Neil Brand in 2004
18 March 1958 |
Burgess Hill, Sussex, England
|Occupation||actor, dramatist, composer, author|
Neil Brand (born 18 March 1958) is an English dramatist, composer and author. In addition to being regular silent film accompanist at London's National Film Theatre, Brand has composed new scores for two recently restored films from the 1920s, namely The Wrecker and Anthony Asquith's Underground.
Brand has also acted and written plays for the BBC. His book, Dramatic Notes, focuses on the art of composing narrative music for the cinema, theatre, radio and television. For his contribution to music, in 2016, Brand was awarded with a BASCA Gold Badge Award.
He was born in Burgess Hill, Sussex, England, and attended Junction Road Primary School in Burgess Hill. On passing his 11+ exam, he joined a small group of boys from rural areas of central Sussex making the multi-train commute past other schools in Brighton and Hove County Grammar School for Boys (now Brighton Hove & Sussex Sixth Form College). He was often found entertaining other students in the school hall at lunchtime on the school's grand piano.
At the age of 18, he went to the University College of Wales, Aberystwyth, to study Drama under John Edmunds. However, he had a talent for music, and it was at Aberystwyth that he began writing and playing music seriously for the first time. In 2013 he was made a Fellow of Aberystwyth University.
On television, he has appeared in Switch, a BBC drama for the hearing impaired, as Ted, a bullying businessman. In 2004 he appeared as an expert on cinema accompaniment in Who Do You Think You Are? which investigated the musical background of soprano Lesley Garrett.
Other work for the BBC has included musical compositions and radio plays. He also composed the score for Channel Four's three-part documentary series on the Crimean War in 1997. One of his plays, Stan, was broadcast as a radio-play in 2004 on BBC Radio 4 and then dramatised as a television-play first broadcast on BBC Four. It documents Stan Laurel's touching last moments with best friend and comedy partner Oliver Hardy, who lies bedridden after a stroke. Another play broadcast on Radio 4, in 2007 Seeing It Through, dealt with Charles Masterman and his efforts to coordinate writers and journalists for the British propaganda effort in World War I.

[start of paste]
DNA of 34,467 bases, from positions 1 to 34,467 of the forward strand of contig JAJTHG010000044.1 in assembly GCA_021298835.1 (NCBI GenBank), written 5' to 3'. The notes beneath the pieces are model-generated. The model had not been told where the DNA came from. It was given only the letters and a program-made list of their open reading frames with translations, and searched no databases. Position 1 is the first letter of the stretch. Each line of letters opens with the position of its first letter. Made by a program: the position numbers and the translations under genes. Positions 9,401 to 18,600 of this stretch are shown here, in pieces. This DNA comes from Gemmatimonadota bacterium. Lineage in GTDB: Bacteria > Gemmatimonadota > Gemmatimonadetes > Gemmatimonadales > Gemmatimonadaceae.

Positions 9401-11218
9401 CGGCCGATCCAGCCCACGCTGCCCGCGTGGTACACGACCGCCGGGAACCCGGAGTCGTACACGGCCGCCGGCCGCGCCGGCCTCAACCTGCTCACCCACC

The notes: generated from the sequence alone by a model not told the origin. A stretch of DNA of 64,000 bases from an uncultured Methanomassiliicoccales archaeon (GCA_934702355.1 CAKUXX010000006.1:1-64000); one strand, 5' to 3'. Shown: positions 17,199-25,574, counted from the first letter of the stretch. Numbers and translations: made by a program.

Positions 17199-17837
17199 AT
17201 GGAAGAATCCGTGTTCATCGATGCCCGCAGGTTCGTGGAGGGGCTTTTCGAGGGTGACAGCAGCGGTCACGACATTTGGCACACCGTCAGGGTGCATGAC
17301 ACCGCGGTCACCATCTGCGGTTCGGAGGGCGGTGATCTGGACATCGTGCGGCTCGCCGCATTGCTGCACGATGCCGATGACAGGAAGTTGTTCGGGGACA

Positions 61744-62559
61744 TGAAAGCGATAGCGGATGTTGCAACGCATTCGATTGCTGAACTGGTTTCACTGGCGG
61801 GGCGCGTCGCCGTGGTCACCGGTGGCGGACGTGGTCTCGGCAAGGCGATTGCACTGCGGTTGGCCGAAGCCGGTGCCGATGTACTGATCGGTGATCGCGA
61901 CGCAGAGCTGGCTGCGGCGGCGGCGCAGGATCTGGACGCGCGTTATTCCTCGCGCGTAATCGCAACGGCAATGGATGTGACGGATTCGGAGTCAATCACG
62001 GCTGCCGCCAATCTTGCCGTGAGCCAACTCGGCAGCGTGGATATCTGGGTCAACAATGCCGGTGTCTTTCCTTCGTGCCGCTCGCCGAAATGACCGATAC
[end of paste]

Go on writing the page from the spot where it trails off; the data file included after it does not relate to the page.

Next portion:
In September 2013, Neil Brand presented the BBC Four programme Sound of Cinema: The Music that Made the Movies. In the first episode in the series, he looked at the impact of classic orchestral film score via the work of European-born composers (such as Max Steiner and Erich Wolfgang Korngold) and their influence on contemporary film composers such as Bernard Herrmann, Hans Zimmer and John Williams. He was also guest presenter in the BBC Radio 3 programme Sound of Cinema: Live from the BFI presented by Sean Rafferty where he demonstrated on piano some of the intricate motifs from Franz Waxman as well as some of his own music.
On 20 December 2014, BBC Radio 4 broadcast Neil Brand's new version of A Christmas Carol, adapted by Brand for actors, the BBC Singers and the BBC Symphony Orchestra, which was recorded before an audience in the BBC Maida Vale Studios.
In January and February 2015, Neil Brand presented the BBC Four programme The Sound of Song in which he looked at the history of popular song and its relationship to technology in the twentieth century. In January 2017, also on BBC Four, he presented Sound of Musicals, exploring how musical theatre has evolved over 100 years.
He has been accompanying silent films for over 17 years, regularly at the National Film Theatre on London's South Bank and throughout the UK and increasingly at film festivals and special events throughout the world. He wrote a new score for the restored 1929 film The Wrecker, released on DVD in November 2009. He followed this up in 2011 with a score for another recently restored film, Anthony Asquith's 1928 drama Underground: the new composition was premiered by the BBC Symphony Orchestra at the Barbican Centre in London.
He has also written a book titled Dramatic Notes (1998) discussing the art of composing narrative music for the cinema, theatre, radio or television, and including interviews with various composers and directors.
He has an occasional slot on BBC Radio 4's The Film Programme, analysing and deconstructing film music of various genres, illustrating his points with excerpts on the piano.